If you’re in the mood for shopping — and what Canadian isn’t, given our soaring debt levels — consider these items:

  • One Lockheed Martin F-35 jet fighter: $148 million.
  • Fake lake media centre, G20 summit: $1.9 million.
  • School in Nicaragua, funded by volunteers: $11,000.

See a deal? I do. And it’s one that deserves a lot more attention.

Of course, I’m referring to the school in Nicaragua, one of Central America’s poorest countries. It’s being built this summer with money raised by the five University of Guelph students pictured here — (back row) Beth Deer, Martin Straathof and Elyse Nobert, and (front row) Mellonie Truong and Melanie McConnell — who support a non-government organization called SchoolBox.

Tom Affleck, SchoolBox’s founder and a former agricultural communications student of mine, started the organization in 2006, after a trip to Nicaragua. He gave a young girl there a pencil and a notebook; she was ecstatic. “Now,” her father said to her, “you can go to school.”

That was a turning point for Affleck, who launched SchoolBox to provide school supplies and in some cases, build classrooms and schools, in Nicaragua.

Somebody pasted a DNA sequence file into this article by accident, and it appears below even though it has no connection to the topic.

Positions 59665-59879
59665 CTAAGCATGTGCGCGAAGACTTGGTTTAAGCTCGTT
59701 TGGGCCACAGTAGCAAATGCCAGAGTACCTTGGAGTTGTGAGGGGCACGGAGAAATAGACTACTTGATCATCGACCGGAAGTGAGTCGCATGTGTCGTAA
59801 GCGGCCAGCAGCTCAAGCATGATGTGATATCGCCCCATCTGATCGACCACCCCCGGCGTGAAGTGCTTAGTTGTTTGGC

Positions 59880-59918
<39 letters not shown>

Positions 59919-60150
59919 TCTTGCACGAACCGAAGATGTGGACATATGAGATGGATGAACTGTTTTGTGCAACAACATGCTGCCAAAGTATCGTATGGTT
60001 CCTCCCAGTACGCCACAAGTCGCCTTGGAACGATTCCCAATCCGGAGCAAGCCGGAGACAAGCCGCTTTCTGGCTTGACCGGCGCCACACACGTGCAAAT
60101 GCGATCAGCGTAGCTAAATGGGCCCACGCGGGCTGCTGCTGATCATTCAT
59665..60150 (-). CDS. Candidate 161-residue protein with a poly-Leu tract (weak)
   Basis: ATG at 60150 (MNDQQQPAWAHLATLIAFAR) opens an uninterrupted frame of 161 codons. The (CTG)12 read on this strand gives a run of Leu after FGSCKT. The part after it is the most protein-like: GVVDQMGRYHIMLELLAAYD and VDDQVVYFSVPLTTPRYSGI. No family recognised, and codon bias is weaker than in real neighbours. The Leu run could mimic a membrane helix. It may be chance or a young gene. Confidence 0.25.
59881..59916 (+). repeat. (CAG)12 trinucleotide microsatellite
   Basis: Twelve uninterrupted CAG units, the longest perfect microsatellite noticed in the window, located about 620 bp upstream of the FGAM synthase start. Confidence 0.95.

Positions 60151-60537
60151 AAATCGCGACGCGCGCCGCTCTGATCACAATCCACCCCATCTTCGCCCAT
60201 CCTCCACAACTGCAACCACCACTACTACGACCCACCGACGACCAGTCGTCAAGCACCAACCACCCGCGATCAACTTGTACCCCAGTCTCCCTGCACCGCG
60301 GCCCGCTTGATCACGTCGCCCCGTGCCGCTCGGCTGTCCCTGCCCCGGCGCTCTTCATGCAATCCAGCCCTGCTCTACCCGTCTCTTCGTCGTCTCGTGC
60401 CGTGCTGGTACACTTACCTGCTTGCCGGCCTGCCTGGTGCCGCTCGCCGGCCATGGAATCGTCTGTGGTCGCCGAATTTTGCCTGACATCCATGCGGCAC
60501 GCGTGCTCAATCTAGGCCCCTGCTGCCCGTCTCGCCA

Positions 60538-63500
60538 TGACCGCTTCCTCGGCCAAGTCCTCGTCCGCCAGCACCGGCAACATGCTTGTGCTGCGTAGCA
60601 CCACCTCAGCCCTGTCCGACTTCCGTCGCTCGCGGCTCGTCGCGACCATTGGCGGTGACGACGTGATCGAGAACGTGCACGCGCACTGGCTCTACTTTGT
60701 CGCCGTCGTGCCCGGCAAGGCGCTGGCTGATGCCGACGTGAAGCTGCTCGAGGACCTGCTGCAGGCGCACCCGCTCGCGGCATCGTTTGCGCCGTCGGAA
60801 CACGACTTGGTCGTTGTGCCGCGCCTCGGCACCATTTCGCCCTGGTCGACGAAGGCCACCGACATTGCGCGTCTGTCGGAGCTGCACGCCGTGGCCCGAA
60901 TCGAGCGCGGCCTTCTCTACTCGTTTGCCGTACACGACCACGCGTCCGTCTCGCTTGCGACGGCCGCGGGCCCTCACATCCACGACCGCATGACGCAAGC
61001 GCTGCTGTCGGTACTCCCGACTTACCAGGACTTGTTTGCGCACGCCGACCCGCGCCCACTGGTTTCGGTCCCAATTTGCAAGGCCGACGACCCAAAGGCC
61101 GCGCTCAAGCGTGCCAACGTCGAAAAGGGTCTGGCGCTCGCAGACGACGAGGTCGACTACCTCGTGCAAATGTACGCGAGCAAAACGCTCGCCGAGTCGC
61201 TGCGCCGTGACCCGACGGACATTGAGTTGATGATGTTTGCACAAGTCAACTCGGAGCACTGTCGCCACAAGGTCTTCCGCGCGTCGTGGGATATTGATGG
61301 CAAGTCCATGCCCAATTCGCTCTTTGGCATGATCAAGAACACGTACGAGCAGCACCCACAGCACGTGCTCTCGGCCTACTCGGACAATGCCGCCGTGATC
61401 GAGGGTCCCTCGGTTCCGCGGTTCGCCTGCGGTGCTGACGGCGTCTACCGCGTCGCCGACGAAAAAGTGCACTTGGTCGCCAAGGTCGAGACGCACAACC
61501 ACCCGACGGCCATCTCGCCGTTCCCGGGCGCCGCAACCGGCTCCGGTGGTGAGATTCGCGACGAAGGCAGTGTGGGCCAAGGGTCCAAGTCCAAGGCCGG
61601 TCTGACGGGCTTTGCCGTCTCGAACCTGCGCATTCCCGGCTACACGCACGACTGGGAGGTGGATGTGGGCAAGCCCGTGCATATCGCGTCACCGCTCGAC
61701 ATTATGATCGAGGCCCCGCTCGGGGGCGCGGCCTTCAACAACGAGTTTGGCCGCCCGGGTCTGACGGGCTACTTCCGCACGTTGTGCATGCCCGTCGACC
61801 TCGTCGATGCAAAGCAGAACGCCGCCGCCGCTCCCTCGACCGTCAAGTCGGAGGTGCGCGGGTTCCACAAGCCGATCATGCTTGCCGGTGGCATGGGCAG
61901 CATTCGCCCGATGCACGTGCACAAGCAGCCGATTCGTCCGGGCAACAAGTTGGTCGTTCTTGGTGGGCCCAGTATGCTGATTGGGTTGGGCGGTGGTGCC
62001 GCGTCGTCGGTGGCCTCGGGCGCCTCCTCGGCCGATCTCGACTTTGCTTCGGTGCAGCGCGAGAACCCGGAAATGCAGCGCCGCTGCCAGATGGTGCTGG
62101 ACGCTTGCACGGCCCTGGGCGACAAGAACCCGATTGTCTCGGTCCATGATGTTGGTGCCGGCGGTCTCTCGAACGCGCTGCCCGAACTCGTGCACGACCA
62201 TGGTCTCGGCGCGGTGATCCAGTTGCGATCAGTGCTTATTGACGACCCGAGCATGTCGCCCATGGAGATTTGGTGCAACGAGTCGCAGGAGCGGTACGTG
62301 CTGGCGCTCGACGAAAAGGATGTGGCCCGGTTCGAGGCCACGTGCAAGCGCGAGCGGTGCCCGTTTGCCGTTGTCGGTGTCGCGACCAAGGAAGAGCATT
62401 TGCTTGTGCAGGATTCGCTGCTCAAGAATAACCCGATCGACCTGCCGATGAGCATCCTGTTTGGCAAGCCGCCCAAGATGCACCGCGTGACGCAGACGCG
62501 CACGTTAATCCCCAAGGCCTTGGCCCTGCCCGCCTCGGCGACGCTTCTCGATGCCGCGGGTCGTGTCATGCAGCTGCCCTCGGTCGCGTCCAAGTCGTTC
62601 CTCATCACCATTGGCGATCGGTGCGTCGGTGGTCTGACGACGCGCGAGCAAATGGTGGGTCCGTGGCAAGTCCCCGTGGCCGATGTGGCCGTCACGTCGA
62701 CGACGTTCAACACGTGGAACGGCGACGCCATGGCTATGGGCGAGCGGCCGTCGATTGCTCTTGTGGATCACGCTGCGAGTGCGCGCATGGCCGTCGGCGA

In January, the group built its 20th classroom there. The Guelph student-funded project is bigger – it will see a dilapidated one-room school rebuilt into two rooms that are structurally sound, to withstand the wind and hard rain that now flows through the roof and walls. The building itself is considered a hazard, yet it’s the only school around.

Also in January, the five University of Guelph students began looking for a development-oriented educational charity to support, after being inspired by an international development course they took. An Internet search led them to SchoolBox, and despite being swamped with final semester school work, they launched into assorted event- and online fundraising efforts.

Earlier this month they realized their $11,000 goal, just as exams were about to start.  Read about their story in my Urban Cowboy column in the Guelph Mercury.

The students were photographed by Bruce Sargent of SPARK.